My son is a genius. He’s always been ahead of the curve. He walked early, talked young (and hasn’t stopped), he could kick a ball and throw with accuracy as a toddler. So when he, as a fourteen-month-old, started wanting to sit on his little Froggy potty, and even pooped in it once, I was secretly fist pumping and practicing my sympathetic looks for all the mommies of the boys his age in our playgroup.
Then it stopped. With his sudden halt in toilet interest, came a corresponding spike in my desperation. Meanwhile, one mom I ran into at Target (buying new underwear for her boy), told me all about how she had trained him at not-quite-eighteen-months, by filling him with water and juice and letting him run around the house naked all day with multiple potties set up in different areas of the house. That seemed pretty crazy. I wasn’t quite there at that point. My little monkey was only eighteen months old. There was no reason to panic, yet.
Months passed. He turned two. I started suggesting he use the potty. At first it was just a quick, “Hey, ya wanna try the potty?” every once in a while. He never wanted to. When he turned three, it turned into “WHY don’t you want to go in the potty?” His answer, “I just want to go in my diaper, Mom.” Well, never let it be said that he doesn’t know what he wants.
I started trying to bribe him. I got him a packet of cool underwear. He agreed we should try wearing them. I didn’t even have pants on him, and he went in the potty! Once. Then he discovered that 1) peeing out your underwear feels funny enough to stand there and laugh hysterically while you do it, and 2) Mom freaking out only lasts for thirty seconds until she realizes that she doesn’t want this to be a fight, or about control, or a negative experience, and gets a hold of herself enough to just put a diaper on you and clean up the puddle. In. The. Carpet. Back to the status quo.
Three and a half years old. My sweet boy has had sensitive skin in his nether regions for his whole life. What changed is that he became extremely articulate in describing just how bad his diaper rashes hurt. At the same time, he started thinking it was funny to lie about if he had a wet diaper. At first, I was hypervigilant, making him come get a change even if he said he wasn’t wet. Then, something snapped, and I told him, “Fine. Don’t get changed, but you’ll get a rash because you’re lying.” I choked down my tears at his terrible, sometimes bleeding, rashes, hoping he would learn to either let me change him, or just GO TO THE POTTY! Nope. He won. I went back to changing him at the slightest hint of poo or pee, because I couldn’t handle seeing his pain. Our whole family learned the chant, “You wouldn’t get a rash if you’d go in the potty,” whenever his sensitive skin presented him with diaper rash despite our best efforts.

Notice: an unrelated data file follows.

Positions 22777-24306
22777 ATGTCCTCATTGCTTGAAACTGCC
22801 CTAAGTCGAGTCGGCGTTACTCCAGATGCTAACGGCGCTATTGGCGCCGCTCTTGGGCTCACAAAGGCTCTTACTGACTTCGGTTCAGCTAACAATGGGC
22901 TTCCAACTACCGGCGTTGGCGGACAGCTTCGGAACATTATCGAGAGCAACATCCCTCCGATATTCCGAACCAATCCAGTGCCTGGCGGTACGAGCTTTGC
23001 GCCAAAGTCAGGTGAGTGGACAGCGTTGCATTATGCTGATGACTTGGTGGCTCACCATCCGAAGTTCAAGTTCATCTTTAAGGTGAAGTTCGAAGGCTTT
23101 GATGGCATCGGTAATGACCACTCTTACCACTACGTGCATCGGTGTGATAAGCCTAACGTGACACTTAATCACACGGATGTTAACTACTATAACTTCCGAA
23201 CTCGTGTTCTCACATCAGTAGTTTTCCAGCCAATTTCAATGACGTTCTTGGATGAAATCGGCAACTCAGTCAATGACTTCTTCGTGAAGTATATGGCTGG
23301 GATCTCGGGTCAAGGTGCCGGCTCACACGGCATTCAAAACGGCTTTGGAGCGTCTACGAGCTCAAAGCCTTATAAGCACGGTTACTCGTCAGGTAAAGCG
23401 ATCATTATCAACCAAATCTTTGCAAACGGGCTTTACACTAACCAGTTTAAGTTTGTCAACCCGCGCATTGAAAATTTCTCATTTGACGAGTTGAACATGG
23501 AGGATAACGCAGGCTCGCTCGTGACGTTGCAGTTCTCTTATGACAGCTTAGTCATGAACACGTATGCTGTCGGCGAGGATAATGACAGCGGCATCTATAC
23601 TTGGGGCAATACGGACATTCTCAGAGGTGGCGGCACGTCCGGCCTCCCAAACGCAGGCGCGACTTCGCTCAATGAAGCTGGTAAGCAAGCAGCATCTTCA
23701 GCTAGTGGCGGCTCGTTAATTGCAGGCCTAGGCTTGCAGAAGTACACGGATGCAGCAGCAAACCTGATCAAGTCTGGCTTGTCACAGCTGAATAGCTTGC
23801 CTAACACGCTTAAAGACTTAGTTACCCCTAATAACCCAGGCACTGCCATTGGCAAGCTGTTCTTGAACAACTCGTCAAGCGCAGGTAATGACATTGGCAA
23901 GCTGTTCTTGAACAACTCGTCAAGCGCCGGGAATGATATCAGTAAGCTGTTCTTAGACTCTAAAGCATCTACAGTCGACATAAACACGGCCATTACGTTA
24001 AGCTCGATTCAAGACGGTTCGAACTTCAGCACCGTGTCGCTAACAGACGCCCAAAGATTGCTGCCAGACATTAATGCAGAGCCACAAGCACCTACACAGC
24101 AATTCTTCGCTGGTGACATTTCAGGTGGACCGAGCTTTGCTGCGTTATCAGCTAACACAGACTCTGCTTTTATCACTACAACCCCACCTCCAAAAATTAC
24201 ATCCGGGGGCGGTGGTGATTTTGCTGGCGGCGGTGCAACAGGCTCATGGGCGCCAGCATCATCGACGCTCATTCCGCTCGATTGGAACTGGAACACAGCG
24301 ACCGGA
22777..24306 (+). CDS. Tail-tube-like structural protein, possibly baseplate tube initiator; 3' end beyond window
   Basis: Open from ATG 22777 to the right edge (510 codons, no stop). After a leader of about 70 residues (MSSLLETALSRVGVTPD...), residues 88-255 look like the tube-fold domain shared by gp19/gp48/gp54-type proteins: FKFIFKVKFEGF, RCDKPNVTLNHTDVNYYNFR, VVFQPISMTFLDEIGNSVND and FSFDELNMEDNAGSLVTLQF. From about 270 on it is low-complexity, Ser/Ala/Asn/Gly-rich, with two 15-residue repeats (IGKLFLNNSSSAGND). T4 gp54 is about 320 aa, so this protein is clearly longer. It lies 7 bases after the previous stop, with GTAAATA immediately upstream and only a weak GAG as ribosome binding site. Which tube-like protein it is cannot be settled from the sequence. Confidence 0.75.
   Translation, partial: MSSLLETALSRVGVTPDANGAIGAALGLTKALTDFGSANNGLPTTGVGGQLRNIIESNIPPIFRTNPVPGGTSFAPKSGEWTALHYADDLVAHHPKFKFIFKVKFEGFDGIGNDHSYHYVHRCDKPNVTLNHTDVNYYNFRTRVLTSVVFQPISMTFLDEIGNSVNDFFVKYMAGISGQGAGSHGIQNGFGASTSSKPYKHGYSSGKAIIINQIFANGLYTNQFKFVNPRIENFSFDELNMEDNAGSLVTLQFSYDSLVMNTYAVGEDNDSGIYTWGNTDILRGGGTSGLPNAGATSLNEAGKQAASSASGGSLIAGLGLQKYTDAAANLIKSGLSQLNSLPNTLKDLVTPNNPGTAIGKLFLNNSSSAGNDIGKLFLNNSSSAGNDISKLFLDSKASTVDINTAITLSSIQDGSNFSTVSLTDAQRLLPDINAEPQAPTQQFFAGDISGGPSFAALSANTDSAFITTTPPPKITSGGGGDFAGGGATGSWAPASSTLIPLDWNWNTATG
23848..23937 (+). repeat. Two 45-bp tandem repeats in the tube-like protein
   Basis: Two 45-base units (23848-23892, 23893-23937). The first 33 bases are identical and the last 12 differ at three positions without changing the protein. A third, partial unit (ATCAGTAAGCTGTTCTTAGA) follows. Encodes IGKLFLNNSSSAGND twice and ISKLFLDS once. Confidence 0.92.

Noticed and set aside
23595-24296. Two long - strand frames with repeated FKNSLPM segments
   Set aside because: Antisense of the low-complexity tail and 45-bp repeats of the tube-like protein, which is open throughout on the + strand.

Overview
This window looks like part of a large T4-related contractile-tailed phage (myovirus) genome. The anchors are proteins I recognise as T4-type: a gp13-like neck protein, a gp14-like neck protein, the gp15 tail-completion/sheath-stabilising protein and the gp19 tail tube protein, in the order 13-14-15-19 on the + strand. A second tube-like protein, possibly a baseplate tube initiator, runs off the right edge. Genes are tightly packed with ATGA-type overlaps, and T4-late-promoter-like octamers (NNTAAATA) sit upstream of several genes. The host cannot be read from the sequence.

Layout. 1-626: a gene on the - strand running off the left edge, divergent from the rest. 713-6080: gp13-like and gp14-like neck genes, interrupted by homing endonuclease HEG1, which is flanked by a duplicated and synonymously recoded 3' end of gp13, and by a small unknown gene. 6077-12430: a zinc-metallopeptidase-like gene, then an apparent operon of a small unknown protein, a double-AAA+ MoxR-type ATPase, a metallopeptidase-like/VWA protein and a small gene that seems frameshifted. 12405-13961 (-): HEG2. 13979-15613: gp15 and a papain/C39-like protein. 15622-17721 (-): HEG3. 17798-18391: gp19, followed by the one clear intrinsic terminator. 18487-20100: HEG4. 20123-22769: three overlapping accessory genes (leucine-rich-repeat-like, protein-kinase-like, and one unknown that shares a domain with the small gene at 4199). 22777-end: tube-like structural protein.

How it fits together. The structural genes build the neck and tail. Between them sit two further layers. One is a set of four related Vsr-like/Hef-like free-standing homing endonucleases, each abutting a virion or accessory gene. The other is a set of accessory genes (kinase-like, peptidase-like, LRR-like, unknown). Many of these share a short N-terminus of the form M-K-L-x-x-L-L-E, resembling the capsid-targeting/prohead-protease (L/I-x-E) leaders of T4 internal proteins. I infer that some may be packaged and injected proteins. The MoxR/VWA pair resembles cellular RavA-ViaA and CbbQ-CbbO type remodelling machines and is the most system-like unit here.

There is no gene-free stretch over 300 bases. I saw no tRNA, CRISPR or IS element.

I kept hearing from people who wanted to give me potty-training advice. All the nifty methods just seemed either silly, or cruel, or somewhere between. The one thing that stuck with me was the statement my sister-in-law said made about “forcing it” with her children, and how sometimes her children still wet. She suspects it’s in response to the way they were potty trained. I just wanted my boy to learn to go in the potty. I was okay with waiting for him to want it, as long as he wanted it before preschool started, because I didn’t want diapers to hold him back. I started pointing out his friends in underwear. We went on a field trip with the preschool his older best friend attended, and I made sure to remind my guy that he couldn’t go to preschool like his buddy without being potty trained. He said, “Well, I guess I can’t go, because I don’t want to go in the potty.” Again, he knew the consequences, and just didn’t want to make that leap.
Then, one magical day, my husband just randomly asked our almost-four-year-old, “Hey buddy, do you wanna wear underwear today?” and he said, “Yes! I would like to!” He wore cool Spiderman underwear, and had one small accident. I put him in little tightie-whities for the rest of the day (so cute, by the way). The next day, I pulled out one pair of Superman underwear, and a huge pile of white briefs. “You can wear the cool ones until you have an accident. Then it’s the white ones.” He agreed, and to my surprise, he hasn’t had to wear white underwear in the month since we made that arrangement.
Angels singing, sun shining in magical rays around our home, it’s a miracle! Once my sweet, smart boy decided it was time for the underpants, he took care of business. We’ve since been on short outings to the store, and recently, a long outing to the zoo. The two accidents he’s had have been the result of either a bad tummy from medicine, or a locked gate blocking the bathroom. We spent the month keeping him in diapers for sleeping, but he never wet the diapers. He climbs in bed with us sometimes, and I haven’t been ready to risk being peed on during the night—but that’s all changing. We told him if he had a month of dry diapers in the morning, he would get to wear underwear at night. Tonight will be his first night in Superman underwear. My fingers will be crossed all night long.
Or maybe not. After all, my son is a genius.